Night in national park ‘for every schoolchild’

LONDON (BBC): Every schoolchild in England should get the opportunity to “spend a night under the stars” in an idyllic landscape, an independent review has suggested.

Helping pupils connect with nature through visits would ensure protected areas such as national parks are “open to everyone”, the review’s author said.

Julian Glover was asked to review England’s 70-year-old national park system and areas of outstanding natural beauty by the environment secretary. He says they need to be “re-ignited”. Glover’s review says challenges such as climate change, biodiversity loss and a trend towards increased urban living mean fresh ideas are needed to give England’s protect landscapes new purpose. Among his recommendations are a National Landscapes Service to act as a unified body for the country’s 10 national parks and 34 areas of outstanding natural beauty, and a 1,000-strong “ranger service” to help engage the public.

Glover, a journalist and former government aide, suggests overnight school trips would help pupils understand more about the natural environment, and he recommends new protections and funding to help improve beautification. And he said a new national park should be created in the Chilterns, with a new “national forest” in Nottinghamshire to fight climate change.

Glover said: “If we take action, we can make our country healthier, happier, greener, more beautiful and part of all our lives.

“Seventy years ago this year we created our national parks for a nation that had just won the Second World War. Now it’s time to reignite that mission.”

The review was commissioned by former Environment Secretary Michael Gove in May last year.

Environment Secretary Theresa Villiers told BBC Radio 4’s Today programme Mr Glover’s recommendations would be “carefully considered” by the government, with new funding debated “in the future”.

She said: “We think it’s an excellent report and we’re going to be carefully considering its recommendations.

“There are a lot of great ideas which are consistent with our determination to remedy the disastrous loss of biodiversity and nature habits we’ve experienced in this country over recent years.”

Villiers said Mr Glover’s idea to have school visits to protected landscapes echoes the government’s aims.

Corinne Pluchino, Chief Executive of Campaign for National Parks said: “We welcome the timely publication of this ambitious agenda for our most beautiful landscapes.

“There is an pressing need to address the urgent challenges in our National Parks. We will be reviewing the report in detail and will be working to ensure the momentum is maintained.”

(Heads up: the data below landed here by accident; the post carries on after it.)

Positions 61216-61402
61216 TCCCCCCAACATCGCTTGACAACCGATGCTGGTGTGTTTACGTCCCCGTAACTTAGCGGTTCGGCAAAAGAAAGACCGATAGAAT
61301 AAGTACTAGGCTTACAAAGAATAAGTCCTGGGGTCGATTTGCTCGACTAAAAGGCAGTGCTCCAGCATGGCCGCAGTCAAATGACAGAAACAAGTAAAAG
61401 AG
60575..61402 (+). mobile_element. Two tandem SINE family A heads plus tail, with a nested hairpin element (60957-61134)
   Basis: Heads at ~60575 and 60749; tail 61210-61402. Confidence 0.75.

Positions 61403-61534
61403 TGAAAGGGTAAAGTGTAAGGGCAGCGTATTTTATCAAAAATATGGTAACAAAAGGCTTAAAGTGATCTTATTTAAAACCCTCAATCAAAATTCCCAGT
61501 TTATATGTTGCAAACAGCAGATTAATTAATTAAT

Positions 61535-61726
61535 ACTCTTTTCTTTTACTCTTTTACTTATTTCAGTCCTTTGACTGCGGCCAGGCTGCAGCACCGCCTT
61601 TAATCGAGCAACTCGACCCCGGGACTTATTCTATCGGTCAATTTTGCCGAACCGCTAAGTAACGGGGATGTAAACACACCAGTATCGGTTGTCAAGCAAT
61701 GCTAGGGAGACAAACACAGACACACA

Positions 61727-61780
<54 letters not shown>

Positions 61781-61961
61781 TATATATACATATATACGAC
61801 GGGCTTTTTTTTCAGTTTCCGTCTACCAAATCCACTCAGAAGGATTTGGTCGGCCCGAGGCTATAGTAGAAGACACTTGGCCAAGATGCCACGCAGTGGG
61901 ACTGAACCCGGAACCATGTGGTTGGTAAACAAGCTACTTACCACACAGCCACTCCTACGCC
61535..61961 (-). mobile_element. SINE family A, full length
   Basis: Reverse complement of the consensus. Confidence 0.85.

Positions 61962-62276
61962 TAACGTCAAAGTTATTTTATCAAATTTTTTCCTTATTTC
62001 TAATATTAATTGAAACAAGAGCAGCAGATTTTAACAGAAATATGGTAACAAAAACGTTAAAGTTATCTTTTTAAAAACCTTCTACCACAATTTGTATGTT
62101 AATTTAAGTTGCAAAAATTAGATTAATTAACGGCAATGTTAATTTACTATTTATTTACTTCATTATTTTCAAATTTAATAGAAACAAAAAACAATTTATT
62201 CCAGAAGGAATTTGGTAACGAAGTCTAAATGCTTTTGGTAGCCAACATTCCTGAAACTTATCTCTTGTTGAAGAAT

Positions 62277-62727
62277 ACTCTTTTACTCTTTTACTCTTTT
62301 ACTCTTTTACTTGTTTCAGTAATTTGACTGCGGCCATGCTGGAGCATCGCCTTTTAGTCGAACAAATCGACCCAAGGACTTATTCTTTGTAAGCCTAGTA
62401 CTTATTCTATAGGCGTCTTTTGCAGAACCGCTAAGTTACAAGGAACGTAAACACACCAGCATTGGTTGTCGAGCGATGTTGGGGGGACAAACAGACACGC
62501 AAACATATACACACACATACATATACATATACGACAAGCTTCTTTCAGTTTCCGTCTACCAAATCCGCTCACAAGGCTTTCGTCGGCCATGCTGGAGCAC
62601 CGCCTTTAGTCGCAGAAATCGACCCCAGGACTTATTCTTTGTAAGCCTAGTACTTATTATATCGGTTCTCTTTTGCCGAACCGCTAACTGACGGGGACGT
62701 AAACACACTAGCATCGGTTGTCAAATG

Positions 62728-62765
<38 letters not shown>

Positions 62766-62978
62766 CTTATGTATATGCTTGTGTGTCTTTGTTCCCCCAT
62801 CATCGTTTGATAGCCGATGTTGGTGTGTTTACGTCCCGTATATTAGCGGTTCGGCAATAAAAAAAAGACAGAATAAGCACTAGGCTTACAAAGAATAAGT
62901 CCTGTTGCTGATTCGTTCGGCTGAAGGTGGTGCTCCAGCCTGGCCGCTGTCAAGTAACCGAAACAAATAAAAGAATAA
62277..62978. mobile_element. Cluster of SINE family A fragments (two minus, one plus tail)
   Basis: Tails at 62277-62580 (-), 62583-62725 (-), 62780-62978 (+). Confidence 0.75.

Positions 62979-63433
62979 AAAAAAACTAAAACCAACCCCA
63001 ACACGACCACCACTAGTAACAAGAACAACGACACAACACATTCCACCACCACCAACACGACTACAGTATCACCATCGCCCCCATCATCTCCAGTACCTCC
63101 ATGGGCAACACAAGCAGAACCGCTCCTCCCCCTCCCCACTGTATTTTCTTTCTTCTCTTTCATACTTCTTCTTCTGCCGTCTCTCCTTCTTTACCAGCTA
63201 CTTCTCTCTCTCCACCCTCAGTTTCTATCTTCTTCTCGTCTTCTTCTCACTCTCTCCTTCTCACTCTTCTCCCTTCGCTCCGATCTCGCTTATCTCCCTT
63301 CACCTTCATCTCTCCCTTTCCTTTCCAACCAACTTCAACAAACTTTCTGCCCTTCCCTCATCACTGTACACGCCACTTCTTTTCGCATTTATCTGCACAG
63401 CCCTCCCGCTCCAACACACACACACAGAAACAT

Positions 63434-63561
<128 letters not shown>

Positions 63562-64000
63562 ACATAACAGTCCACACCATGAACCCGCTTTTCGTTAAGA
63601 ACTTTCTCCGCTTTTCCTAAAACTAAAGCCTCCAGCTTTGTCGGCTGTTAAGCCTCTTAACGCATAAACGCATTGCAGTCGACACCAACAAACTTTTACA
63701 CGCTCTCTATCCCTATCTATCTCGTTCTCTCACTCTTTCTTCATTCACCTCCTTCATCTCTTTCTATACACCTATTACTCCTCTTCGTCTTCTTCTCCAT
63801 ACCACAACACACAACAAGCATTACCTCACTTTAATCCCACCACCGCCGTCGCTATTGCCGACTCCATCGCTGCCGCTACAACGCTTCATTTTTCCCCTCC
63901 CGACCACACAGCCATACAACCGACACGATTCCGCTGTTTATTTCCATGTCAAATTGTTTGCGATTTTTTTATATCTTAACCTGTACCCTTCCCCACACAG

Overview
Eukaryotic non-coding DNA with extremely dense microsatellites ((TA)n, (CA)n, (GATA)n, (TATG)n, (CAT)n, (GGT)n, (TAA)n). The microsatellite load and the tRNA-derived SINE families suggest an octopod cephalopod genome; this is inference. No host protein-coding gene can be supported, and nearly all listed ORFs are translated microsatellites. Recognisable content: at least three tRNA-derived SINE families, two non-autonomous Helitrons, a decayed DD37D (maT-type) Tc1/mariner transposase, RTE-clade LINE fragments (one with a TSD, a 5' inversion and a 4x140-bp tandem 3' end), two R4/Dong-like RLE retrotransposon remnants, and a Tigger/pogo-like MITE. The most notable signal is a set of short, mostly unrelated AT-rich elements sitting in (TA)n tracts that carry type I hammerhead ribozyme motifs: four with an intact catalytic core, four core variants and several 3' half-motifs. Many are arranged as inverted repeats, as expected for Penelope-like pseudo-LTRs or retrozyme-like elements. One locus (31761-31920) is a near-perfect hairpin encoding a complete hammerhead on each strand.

Chinese quantum satellite used to test basic theory

WASHINGTON(Xinhua): An international team led by Chinese scientists used a quantum satellite called Micius to test why quantum mechanics and the general theory of relativity, two bedrocks in modern physics, don’t work together.

The study published on Thursday online in the journal Science partially ruled out a hypothesis that the entangled particles would decorrelate from one another as they passed through separate gravitational regions of Earth.

According to Albert Einstein’s relativity theory, physical phenomena rely on relationship of motion between the observed and the observer.

Certain rules hold true across types of observed objects and those observing, but those rules tend to break down at the quantum level, where subatomic particles behave in strange ways.

The hypothesis called “event formalism,” proposed by Timothy Ralph at the University of Queensland, claims that the coherence of two entangled photons will be probabilistically decayed when transmitted through the gravity field of the Earth.

It attempted to present a coherent description of quantum fields as they exist in exotic spacetime, but it has never been tested.

Researchers can examine the relationship with quantum and classical physics using light experiments in China’s satellite Quantum Experiments at Space Scale (QUESS) or Micius.

“For the first time in human history, we managed to perform a meaningful quantum optical experiment testing the fundamental physics between quantum theory and gravity,” said the paper’s co-author Pan Jianwei at the University of Science and Technology of China.

The researchers used the satellite to produce and measure two entangled particles: one particle transmitted on the surface while the other passed through the planet’s gravity field toward a satellite 500 kilometers above Earth.

“If we did observe the deviation, it would mean that event formalism is correct, and we must substantially revise our understanding of the interplay between quantum theory and gravity theory,” Pan said.

By the experiment, the researchers ruled out the strong version of the hypothesis as they did not see the obvious de-coherence rendered by gravity.

Now, Pan and his team are planning to launch a new satellite that will orbit 20 to 60 times higher than Micius to test a wilder field of gravity strength.